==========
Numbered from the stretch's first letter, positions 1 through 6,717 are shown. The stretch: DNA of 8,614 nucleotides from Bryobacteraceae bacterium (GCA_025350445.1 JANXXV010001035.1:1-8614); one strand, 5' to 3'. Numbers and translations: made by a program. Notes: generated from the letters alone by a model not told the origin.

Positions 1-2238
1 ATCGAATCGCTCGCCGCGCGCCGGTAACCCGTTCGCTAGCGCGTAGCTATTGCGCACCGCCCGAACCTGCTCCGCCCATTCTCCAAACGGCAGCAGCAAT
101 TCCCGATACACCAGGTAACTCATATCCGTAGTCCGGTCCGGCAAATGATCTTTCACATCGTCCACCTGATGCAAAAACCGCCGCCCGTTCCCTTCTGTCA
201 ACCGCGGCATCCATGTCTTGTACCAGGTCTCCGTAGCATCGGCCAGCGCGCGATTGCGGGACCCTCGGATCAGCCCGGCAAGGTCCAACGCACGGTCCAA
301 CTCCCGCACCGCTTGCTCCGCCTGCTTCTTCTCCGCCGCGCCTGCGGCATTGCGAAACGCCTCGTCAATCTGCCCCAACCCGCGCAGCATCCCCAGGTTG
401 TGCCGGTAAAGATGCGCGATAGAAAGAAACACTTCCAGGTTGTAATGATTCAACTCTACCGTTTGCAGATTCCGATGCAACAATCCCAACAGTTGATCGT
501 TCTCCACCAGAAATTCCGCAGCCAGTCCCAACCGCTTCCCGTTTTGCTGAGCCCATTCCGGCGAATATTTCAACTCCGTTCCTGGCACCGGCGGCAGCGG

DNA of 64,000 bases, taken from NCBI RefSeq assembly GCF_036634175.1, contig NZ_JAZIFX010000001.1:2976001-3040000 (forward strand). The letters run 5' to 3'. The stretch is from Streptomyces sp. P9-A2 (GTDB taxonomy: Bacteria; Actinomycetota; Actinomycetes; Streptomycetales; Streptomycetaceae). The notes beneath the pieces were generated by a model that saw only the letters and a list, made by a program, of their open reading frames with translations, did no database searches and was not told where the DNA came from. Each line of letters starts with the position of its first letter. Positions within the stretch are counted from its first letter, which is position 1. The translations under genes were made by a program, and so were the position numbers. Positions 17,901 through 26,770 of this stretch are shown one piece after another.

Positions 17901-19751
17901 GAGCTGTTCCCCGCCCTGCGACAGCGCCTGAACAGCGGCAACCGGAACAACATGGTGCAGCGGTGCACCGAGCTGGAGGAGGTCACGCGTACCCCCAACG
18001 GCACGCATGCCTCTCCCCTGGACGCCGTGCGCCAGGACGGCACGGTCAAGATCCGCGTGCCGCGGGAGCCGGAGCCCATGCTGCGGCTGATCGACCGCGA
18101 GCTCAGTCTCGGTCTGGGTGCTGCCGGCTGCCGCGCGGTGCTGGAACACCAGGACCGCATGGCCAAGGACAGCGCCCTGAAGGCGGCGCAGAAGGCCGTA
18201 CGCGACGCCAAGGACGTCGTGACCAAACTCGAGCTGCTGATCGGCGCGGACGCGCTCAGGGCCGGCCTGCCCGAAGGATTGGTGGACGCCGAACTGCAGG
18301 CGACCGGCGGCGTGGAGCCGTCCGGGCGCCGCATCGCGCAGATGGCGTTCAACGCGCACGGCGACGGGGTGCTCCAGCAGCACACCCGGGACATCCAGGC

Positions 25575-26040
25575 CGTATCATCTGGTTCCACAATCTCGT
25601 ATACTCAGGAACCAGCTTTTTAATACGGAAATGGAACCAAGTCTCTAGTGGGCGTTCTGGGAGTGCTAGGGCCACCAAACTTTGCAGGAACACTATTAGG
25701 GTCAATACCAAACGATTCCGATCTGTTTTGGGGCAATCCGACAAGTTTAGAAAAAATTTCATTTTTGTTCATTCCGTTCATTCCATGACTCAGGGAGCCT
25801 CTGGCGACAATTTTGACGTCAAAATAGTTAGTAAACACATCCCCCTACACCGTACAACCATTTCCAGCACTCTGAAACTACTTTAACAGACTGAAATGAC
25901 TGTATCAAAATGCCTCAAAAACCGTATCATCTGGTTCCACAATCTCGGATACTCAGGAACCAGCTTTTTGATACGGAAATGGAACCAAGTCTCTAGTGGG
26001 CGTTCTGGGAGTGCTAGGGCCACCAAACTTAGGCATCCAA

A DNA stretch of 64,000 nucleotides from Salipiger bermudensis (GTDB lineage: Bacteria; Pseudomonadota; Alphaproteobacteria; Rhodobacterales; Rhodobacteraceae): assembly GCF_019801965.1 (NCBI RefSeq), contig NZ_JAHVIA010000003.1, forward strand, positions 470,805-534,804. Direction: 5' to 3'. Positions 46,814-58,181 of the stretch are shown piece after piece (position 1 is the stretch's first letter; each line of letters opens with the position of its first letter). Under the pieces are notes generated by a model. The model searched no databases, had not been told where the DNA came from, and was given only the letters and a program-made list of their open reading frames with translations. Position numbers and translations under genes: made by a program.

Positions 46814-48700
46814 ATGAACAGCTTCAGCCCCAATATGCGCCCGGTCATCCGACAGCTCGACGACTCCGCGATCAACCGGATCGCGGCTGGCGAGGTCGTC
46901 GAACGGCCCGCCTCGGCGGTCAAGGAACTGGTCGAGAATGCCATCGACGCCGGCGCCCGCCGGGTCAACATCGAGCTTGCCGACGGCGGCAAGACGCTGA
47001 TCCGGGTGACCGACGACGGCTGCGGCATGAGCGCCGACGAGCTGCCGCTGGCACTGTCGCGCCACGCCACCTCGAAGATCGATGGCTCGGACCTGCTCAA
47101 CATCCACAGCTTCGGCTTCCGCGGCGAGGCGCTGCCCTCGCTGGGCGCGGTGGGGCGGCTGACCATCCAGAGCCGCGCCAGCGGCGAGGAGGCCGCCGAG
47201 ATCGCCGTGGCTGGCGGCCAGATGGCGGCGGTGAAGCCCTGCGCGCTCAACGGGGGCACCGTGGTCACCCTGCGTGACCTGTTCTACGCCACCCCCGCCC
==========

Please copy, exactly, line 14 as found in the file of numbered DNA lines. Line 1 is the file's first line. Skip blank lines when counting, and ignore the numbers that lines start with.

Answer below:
18201 CGCGACGCCAAGGACGTCGTGACCAAACTCGAGCTGCTGATCGGCGCGGACGCGCTCAGGGCCGGCCTGCCCGAAGGATTGGTGGACGCCGAACTGCAGG